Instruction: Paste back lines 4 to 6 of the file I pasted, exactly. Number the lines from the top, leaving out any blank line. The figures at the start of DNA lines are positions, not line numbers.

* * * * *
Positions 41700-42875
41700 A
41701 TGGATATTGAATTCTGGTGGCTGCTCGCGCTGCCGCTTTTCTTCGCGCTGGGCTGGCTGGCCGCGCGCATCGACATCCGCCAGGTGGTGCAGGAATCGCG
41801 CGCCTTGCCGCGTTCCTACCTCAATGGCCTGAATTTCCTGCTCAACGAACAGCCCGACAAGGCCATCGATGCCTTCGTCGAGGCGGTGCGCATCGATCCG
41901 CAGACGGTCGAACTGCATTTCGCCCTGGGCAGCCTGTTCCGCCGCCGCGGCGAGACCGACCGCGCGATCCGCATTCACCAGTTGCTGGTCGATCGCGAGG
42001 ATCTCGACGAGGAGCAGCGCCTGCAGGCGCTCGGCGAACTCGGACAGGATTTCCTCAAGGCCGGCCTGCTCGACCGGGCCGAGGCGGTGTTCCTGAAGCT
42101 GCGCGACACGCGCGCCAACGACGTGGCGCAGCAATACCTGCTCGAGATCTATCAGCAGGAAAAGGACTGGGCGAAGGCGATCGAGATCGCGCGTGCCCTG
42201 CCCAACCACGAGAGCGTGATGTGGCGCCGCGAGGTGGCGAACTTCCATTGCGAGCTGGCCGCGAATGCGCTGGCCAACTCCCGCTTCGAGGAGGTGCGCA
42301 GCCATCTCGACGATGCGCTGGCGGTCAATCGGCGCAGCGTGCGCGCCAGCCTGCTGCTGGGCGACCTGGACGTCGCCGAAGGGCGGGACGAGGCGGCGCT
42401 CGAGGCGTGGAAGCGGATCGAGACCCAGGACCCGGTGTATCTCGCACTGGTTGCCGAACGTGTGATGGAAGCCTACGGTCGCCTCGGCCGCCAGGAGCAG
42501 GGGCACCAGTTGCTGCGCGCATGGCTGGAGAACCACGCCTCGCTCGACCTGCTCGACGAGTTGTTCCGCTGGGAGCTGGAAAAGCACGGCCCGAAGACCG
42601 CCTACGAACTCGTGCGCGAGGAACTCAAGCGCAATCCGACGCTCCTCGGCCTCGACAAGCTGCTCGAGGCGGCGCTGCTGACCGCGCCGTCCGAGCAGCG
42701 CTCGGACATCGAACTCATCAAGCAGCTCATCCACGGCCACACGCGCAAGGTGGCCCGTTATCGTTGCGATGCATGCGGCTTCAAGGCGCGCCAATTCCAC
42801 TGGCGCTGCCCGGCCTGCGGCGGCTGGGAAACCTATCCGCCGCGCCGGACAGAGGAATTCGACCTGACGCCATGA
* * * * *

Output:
41801 CGCCTTGCCGCGTTCCTACCTCAATGGCCTGAATTTCCTGCTCAACGAACAGCCCGACAAGGCCATCGATGCCTTCGTCGAGGCGGTGCGCATCGATCCG
41901 CAGACGGTCGAACTGCATTTCGCCCTGGGCAGCCTGTTCCGCCGCCGCGGCGAGACCGACCGCGCGATCCGCATTCACCAGTTGCTGGTCGATCGCGAGG
42001 ATCTCGACGAGGAGCAGCGCCTGCAGGCGCTCGGCGAACTCGGACAGGATTTCCTCAAGGCCGGCCTGCTCGACCGGGCCGAGGCGGTGTTCCTGAAGCT